The Election Commission of India has told Jharkhand Governor Ramesh Bais that Chief Minister Hemant Soren should be disqualified as an MLA for violating electoral norms.



  • In February 2022, allegations were raised that the current chief minister Hemant Soren had misused his post and allocated a mining plot to himself.
    • It was alleged that the CM allotted a stone quarry mine of 0.88 acres for himself in Anagda Ranchi, which is against the provisions of the office of profit.
  • He was accused of violating the Representation of People’s Act, 1951.
  • In May 2022, the Election Commission sent chief minister Hemant Soren a notice seeking his side of the story.
    • In response to the EC notice, the CM argued that the clauses of the RPA Act, 1951 under which he was sought to be punished did not apply in this case.
  • The EC has sent its final report to the Jharkhand Governor Ramesh Bais. The Governor has not yet announced his decision or how he proposed to go about executing it.


Article 102 and Article 191 of the Constitution

  • The criteria for disqualifications from membership of a state legislature are mentioned in the Article 191 of the Constitution of India.
    • Similarly, the disqualification criteria are laid down in the Article 102 relating to the membership of both the houses of Parliament.
  • Under Article 191 (1), a person is disqualified for being chosen as, and for being, a member of legislative assembly or legislative council –
    • If he holds an ‘office of profit’ under the central or state government, other than an office declared not to disqualify its holder by a law passed by the legislature of the state.


What is ‘Office of Profit’?

  • The law does not clearly define what constitutes an office of profit but the definition has evolved over the years with interpretations made in various court judgments.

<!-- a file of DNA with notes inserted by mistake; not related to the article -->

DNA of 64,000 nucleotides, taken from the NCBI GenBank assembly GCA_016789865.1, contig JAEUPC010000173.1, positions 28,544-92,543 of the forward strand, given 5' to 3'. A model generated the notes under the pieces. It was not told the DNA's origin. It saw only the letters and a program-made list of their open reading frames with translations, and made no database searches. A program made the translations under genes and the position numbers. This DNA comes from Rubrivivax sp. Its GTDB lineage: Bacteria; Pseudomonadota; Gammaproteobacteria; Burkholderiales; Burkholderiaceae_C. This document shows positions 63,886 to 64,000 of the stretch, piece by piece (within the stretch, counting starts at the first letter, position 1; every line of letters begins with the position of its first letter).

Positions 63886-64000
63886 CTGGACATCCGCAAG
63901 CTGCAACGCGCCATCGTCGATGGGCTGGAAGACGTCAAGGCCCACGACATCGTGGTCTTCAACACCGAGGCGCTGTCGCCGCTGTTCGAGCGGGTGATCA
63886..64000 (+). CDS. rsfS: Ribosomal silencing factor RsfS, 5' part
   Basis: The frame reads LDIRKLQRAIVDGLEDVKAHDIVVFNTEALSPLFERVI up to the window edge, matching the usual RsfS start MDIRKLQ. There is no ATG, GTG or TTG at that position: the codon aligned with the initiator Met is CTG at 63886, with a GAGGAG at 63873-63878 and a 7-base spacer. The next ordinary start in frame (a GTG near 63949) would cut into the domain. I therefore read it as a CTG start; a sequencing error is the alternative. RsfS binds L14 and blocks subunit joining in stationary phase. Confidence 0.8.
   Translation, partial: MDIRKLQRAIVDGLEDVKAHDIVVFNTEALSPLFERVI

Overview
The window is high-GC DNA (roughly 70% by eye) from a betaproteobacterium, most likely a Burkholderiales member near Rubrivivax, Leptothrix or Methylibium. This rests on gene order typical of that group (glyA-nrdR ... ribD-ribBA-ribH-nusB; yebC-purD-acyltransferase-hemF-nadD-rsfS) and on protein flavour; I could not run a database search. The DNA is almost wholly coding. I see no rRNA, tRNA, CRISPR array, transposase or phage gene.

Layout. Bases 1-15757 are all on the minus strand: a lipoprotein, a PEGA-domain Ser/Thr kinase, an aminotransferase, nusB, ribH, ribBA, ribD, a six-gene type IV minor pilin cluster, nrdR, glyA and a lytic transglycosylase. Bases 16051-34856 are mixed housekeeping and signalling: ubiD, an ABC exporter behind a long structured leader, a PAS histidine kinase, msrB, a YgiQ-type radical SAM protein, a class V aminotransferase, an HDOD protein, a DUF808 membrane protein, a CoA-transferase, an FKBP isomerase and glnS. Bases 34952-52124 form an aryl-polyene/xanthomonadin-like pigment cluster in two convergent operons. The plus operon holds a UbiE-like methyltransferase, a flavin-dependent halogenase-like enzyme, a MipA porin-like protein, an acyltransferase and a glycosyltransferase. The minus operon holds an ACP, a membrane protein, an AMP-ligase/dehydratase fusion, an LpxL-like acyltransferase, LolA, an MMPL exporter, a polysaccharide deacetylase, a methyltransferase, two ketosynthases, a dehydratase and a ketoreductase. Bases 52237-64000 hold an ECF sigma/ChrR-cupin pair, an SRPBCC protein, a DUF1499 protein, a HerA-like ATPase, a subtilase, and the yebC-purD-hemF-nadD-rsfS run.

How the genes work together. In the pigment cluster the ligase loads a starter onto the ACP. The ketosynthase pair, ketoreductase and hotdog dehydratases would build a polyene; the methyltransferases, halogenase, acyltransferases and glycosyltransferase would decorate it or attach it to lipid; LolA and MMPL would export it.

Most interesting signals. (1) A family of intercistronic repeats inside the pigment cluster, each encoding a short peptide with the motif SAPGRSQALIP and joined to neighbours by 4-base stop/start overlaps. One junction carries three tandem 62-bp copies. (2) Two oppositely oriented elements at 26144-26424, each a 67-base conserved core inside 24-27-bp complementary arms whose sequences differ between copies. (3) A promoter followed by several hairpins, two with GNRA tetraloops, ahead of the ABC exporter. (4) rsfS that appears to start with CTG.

• An office of profit has been interpreted to be a position that brings to the office-holder some financial gain, or advantage, or benefit. The amount of such profit is immaterial.
  • In 1964, the Supreme Court ruled that the test for determining whether a person holds an office of profit is the test of appointment.
  • Several factors are considered in this determination including factors such as —
      • Whether the government is the appointing authority,
      • Whether the government has the power to terminate the appointment,
      • Whether the government determines the remuneration,
      • What is the source of remuneration, and
      • The power that comes with the position.


What is the need for such a concept?

  • MPs and MLAs, as members of the legislature, hold the government accountable for its work.
  • The essence of disqualification under the office of profit law is if legislators hold an ‘office of profit’ under the government, they might be susceptible to government influence, and may not discharge their constitutional mandate fairly.
  • The intent is that there should be no conflict between the duties and interests of an elected member.
  • Hence, the office of profit law simply seeks to enforce a basic feature of the Constitution — the principle of separation of power between the legislature and the executive.


Other Grounds on which an MLA/MLC can be disqualified

  • The Parliament has prescribed a number of additional disqualifications in the Representation of People Act, 1951. Some of these grounds are —
    • He must not have been found guilty of certain election offences or corrupt practices in the elections.
    • He must not have been convicted for any offence resulting in imprisonment for two or more years.
    • He must not have failed to lodge an account of his election expenses within the time.
    • He must not be a director or managing agent nor hold an office of profit in a corporation in which the government has at least 25 per cent share.
    • He must not have been punished for preaching and practicing social crimes such as untouchability, dowry and sati.


Who has the final authority to disqualify an MLA/MLC?

  • Under the Article 192 of the Constitution, it has been mentioned that that if any question arises as to whether or not the member of a house of the legislature of a state has become subject to any of the disqualification criteria, the question shall be cited to the Governor of the state for decision.
  • The Governor will act as per the opinion of the Election Commission (EC).
  • His decision shall be final and may not be reviewed by any court of law.